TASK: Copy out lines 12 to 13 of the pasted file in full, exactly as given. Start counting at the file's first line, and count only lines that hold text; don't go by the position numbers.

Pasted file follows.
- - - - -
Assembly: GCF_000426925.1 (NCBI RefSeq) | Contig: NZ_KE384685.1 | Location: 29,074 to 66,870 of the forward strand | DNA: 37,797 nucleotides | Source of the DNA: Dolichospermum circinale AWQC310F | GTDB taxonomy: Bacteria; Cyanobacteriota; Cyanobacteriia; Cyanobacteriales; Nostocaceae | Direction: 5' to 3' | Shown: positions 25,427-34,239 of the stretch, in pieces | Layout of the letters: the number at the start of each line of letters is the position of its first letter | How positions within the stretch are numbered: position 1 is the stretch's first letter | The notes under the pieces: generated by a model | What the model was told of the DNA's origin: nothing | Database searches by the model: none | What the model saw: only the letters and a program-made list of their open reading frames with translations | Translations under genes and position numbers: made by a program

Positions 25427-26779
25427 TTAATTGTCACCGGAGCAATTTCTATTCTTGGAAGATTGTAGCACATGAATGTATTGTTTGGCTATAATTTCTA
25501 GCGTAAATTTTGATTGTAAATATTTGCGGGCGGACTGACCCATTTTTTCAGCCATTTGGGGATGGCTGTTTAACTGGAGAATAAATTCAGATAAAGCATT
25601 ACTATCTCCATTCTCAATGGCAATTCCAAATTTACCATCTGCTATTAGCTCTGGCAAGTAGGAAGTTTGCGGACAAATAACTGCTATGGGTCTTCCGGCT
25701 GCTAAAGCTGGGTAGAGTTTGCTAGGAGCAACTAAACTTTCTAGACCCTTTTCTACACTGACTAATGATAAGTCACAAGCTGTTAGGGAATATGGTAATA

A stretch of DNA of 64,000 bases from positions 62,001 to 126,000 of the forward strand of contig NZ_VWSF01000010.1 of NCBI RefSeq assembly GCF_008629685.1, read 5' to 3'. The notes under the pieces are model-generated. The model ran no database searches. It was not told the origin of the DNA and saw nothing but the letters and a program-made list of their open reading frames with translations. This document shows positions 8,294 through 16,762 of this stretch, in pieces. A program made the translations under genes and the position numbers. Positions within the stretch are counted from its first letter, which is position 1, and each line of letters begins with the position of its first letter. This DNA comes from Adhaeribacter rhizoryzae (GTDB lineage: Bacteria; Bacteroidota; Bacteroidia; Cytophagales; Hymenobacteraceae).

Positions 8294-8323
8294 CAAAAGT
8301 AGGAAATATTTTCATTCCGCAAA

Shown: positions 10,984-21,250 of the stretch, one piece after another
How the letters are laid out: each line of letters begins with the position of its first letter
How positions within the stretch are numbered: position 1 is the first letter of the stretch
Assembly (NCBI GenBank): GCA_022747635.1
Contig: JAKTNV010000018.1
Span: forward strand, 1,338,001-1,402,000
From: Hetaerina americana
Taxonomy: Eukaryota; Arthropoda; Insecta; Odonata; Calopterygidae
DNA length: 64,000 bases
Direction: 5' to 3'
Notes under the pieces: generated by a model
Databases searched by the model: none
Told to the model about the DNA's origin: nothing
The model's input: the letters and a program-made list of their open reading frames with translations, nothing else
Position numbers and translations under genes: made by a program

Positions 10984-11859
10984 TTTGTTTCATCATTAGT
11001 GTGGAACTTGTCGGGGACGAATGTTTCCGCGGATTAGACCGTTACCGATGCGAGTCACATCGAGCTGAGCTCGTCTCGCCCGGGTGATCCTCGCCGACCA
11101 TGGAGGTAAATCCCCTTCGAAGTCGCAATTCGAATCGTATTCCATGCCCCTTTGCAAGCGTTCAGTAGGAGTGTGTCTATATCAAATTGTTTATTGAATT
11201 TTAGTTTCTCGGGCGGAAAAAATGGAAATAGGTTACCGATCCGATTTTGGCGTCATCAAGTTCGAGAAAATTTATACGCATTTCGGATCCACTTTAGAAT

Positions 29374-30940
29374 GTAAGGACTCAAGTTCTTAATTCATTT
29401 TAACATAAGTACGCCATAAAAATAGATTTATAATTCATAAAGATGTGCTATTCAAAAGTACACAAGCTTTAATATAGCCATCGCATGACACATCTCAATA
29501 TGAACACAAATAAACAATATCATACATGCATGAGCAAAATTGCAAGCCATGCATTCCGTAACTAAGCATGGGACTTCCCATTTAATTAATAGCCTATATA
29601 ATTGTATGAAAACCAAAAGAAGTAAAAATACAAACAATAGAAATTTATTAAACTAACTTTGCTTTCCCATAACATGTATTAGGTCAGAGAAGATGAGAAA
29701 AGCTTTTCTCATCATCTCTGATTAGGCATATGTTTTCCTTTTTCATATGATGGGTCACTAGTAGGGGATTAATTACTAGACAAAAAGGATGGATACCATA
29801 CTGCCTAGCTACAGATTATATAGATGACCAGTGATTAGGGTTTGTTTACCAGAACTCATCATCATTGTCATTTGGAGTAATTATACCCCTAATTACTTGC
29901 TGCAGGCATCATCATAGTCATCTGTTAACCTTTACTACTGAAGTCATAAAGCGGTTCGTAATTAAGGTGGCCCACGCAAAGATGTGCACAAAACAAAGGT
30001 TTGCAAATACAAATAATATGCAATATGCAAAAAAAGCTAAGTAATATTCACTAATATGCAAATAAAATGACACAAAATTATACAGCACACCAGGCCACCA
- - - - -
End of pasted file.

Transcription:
How the letters are laid out: each line of letters begins with the position of its first letter
How positions within the stretch are numbered: position 1 is the first letter of the stretch